Cordell was dismissive of any criticism on this score, nurturing an implacable suspicion that there was a conspiracy against him among literary critics in Wales, which extended to the Arts Council and the Welsh Academy (the national society of writers). He made few friends in the republic of letters, largely as a consequence of his opinionated antipathy towards fellow writers and his penchant for self-publicity in the press which endeared him to few.

When in 1971 the Welsh Arts Council invited the playwright Eugene Ionesco to visit Wales and receive its International Writer's Prize, Cordell dashed off a letter to the Western Mail complaining that it was scandalous to be giving money to a rich organisation like Unesco when it would have been better spent on writers. His attempts to persuade the council to establish a prize for novelists, to be named after him, was thereafter given a frosty reception for which he never forgave it.

Nevertheless, such was the success of his "Welsh" novels that Cordell was encouraged to write a second trilogy dealing with much the same subject- matter. In The Fire People (1972), about the Merthyr Rising of 1831, he told the story of Richard Lewis, a young miner known to history by his sobriquet Dic Penderyn, "the first martyr of the Welsh working class", who was hanged in Cardiff for the alleged wounding of one of the soldiers sent to Merthyr to put down the armed insurrection by the town's workers.

This second trilogy was completed with the publication of This Sweet and Bitter Earth (1977), which deals with the Penrhyn Quarry Lock-outs of 1896-1903 and the Tonypandy Riots of 1910, and Land of My Fathers (1983), which revisits South Wales during the Chartist period.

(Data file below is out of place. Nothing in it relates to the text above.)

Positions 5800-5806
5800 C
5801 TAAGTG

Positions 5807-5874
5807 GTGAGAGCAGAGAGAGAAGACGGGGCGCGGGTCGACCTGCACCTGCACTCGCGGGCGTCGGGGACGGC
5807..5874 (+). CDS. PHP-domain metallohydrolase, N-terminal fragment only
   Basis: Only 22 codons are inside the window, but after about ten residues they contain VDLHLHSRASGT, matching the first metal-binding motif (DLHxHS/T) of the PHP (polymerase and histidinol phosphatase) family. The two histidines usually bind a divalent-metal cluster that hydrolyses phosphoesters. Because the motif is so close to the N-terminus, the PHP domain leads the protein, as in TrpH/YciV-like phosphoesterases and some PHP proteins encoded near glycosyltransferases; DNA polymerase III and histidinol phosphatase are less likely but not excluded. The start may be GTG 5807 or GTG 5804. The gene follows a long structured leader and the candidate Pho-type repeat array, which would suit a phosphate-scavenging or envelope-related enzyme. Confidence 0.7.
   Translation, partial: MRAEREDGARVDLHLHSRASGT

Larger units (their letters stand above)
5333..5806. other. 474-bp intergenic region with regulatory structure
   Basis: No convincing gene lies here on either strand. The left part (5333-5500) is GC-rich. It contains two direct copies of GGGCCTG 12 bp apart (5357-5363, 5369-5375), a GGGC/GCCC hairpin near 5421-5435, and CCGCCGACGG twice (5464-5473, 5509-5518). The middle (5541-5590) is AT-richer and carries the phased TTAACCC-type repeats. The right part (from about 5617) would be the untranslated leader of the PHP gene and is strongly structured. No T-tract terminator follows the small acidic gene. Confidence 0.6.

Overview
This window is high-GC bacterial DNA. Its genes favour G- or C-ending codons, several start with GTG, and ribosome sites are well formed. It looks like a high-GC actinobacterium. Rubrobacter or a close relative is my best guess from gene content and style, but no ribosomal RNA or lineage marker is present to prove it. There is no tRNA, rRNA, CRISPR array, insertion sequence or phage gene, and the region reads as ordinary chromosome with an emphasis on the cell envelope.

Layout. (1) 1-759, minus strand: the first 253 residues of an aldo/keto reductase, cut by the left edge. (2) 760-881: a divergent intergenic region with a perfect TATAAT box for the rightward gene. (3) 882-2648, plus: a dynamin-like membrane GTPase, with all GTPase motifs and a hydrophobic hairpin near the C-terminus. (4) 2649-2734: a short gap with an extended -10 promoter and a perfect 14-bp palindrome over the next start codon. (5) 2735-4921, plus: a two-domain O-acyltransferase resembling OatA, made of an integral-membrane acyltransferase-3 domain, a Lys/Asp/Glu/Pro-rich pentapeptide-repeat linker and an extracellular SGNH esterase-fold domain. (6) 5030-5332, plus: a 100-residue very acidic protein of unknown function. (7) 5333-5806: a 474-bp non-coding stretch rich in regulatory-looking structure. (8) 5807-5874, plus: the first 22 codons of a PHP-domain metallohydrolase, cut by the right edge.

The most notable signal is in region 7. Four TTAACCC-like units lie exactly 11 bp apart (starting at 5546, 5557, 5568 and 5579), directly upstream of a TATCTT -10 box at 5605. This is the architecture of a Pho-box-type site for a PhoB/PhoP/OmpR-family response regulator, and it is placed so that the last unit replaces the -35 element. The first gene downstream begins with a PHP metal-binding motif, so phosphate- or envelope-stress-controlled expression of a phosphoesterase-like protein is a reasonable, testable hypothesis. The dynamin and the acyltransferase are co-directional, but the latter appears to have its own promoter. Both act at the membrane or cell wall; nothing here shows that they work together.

Those who tended to scorn the historical authenticity of Cordell's novels had to pause for reflection with the appearance of The Fire People. Dic Penderyn had gone to the scaffold protesting his innocence and there was widespread sympathy for the view that he had been made a scapegoat by the ironniasters. In his novel Cordell revealed details, found in official documents and subsequently confirmed, that, some 40 years after the rising, a man living in America had confessed to the crime for which Dic had been executed. For this, and for his firm grasp of the political realities of the day, the author earned the warm regard of Gwyn A. Williams, the leading historian of South Wales in its revolutionary heyday. Another historian of the same period, Dai Smith, has compared him with Howard Fast, author of the novel Spartacus (1951), in the painstaking detail and swashbuckling sweep of his narratives.

Cordell claimed that in the 1930s he had been a Marxist and he certainly remained on the political left for the rest of his life. A late statement of his Communist sympathies is to be read in To Slay the Dreamer (1980), a story set against the background of the Civil War in Spain, although there is ample evidence of his views in almost all his novels, including the trilogy (1971) for younger readers about the 1798 Rebellion in Ireland. His last novel, Send Her Victorious, was published last month.

Although he was not active on behalf of any political party, Cordell's long residence in Wales (interrupted only by residence in the Isle of Man during the 1970s) gave him a certain sympathy for the idea of Welsh self-government, and shortly before the general election of May 1997 he announced from his home in Wrexham that he had joined Plaid Cymru, having recognised in Dafydd Wigley MP, the party's President (at last, the cynics sighed), the kind of democratic socialism in which he had always believed.

The cause of Alexander Cordell's death has not yet been established. His body was found on 9 July in a stream near a disused quarry and is believed to have lain there for a few days; he was clutching family photographs. The police say that foul play is not suspected.

Meic Stephens

George Alexander Graber (Alexander Cordell), novelist: born Colombo, Ceylon 9 September 1914; twice married (one daughter); died near Llangollen, Denbighshire c9 July 1997.